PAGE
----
Parque Patagonia
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Creating a National Park

Land Acquisition

In 2004, Conservacion Patagonica purchased the 170,500-acre Estancia Valle Chacabuco, located in a biologically critical area in Aysén, Chile, and contiguous to the Jeinimeni Reserve the north and the Tamango Reserve to the south. Since acquiring the estancia, smaller land acquisitions have allowed us to expand to nearly 200,000 acres. Upon donation, Jeinimeni and Tamango will join Patagonia Park to become the 640,000-acre Patagonia National Park. By designating this area as a national park, the land and its wildlife will receive the highest level of protection available in Chile. We anticipate the donation of the park to the Chilean state will occur in the near future. Until then, the park is open to the public as a private park, October through April.

 


Restoring the Grasslands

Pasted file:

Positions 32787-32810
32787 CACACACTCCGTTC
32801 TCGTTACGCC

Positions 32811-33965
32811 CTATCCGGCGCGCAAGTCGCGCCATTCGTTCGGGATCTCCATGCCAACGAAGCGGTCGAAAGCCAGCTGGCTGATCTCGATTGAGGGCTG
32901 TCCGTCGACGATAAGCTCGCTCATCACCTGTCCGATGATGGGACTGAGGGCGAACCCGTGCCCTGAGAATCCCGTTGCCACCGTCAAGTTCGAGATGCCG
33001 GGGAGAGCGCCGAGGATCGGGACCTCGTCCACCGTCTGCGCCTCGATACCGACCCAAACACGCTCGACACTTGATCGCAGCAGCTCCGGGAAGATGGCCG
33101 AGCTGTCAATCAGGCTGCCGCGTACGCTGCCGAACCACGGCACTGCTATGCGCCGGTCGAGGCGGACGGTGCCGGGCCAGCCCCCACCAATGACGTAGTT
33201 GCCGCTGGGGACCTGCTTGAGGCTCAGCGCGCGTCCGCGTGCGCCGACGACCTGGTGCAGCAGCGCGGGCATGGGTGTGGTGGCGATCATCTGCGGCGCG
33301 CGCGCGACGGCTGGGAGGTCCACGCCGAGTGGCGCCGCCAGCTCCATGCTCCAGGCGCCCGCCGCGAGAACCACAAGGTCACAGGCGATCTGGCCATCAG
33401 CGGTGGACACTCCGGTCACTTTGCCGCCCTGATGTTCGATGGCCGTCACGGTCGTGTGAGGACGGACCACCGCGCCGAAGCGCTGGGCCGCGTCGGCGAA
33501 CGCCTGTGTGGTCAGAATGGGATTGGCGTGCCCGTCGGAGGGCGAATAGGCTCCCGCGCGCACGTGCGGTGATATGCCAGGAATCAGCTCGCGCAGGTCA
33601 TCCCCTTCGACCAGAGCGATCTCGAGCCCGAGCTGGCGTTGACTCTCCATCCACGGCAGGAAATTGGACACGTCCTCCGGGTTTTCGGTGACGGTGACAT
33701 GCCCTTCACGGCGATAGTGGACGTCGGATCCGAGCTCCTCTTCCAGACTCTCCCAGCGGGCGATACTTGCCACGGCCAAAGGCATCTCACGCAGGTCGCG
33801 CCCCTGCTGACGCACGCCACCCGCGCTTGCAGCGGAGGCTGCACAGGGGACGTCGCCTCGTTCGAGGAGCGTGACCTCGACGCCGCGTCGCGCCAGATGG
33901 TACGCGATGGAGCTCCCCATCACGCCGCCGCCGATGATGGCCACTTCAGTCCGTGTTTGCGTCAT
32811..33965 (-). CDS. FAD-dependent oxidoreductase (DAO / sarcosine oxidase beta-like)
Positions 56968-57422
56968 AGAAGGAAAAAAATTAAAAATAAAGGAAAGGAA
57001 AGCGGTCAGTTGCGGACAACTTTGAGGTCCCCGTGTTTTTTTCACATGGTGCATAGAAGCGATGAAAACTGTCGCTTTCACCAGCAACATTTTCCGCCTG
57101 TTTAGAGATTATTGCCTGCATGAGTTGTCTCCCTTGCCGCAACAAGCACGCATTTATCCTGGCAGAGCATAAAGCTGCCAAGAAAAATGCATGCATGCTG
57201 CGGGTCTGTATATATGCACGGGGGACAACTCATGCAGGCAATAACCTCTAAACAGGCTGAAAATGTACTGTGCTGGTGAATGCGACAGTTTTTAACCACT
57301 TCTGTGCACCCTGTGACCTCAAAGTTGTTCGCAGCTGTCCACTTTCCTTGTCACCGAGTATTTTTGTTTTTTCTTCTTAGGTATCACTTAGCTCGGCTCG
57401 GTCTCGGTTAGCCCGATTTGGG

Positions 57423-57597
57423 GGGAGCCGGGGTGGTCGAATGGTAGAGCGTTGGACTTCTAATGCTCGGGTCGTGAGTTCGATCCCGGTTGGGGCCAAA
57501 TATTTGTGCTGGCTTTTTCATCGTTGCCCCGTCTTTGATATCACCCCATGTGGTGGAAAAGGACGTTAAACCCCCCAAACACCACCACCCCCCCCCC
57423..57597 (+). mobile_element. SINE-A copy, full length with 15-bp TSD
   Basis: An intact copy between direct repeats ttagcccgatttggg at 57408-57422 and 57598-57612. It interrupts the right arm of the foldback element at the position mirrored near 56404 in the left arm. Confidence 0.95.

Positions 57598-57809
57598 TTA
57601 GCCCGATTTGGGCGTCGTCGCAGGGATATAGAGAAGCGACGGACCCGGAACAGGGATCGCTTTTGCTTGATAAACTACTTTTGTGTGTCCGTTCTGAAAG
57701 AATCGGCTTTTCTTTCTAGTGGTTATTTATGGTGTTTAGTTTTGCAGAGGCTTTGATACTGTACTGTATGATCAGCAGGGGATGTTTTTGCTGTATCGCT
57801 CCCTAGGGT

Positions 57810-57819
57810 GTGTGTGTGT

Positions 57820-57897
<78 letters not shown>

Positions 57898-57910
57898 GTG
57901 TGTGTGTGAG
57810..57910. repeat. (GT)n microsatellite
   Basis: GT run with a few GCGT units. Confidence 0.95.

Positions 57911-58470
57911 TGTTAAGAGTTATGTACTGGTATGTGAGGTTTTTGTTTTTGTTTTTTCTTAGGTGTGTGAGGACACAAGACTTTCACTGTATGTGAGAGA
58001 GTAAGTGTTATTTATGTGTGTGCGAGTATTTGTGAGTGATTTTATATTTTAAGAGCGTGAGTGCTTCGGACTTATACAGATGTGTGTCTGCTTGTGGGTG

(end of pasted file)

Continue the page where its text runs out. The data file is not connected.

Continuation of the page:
Healthy grasslands are essential to the survival of many threatened flora and fauna, yet they remain one of the world’s most imperiled ecosystems. While Chile has many established parks, the grasslands of this region—and the world—have minimal representation. Conservacion Patagonica is working to improve the odds for these delicate grasslands, as well as local wildlife, by selling off livestock, removing fences, restoring grasslands and forests, and developing species-specific restoration programs. Our efforts can be categorized into three major program areas, which are explained in greater detail in the following pages: Habitat Restoration, Recovering Threatened Species, and Protecting Biodiversity.

 


Community Access

We believe the best way to foster an appreciation for nature is to promote firsthand experiences. Establishing easy public access to the park in the form of infrastructure and trails is the first step in welcoming and growing the next generation of park stewards. Our restaurant, campgrounds, and lodge have already drawn visitors from around the world. We believe architecture has the ability to exemplify a sense of place. Built from local stone and recycled wood and inspired by historic Patagonian style architecture built by British landowners in the 1800s, the infrastructure at the park immerses visitors in both the natural and cultural wonders of Chile.

 

 

 
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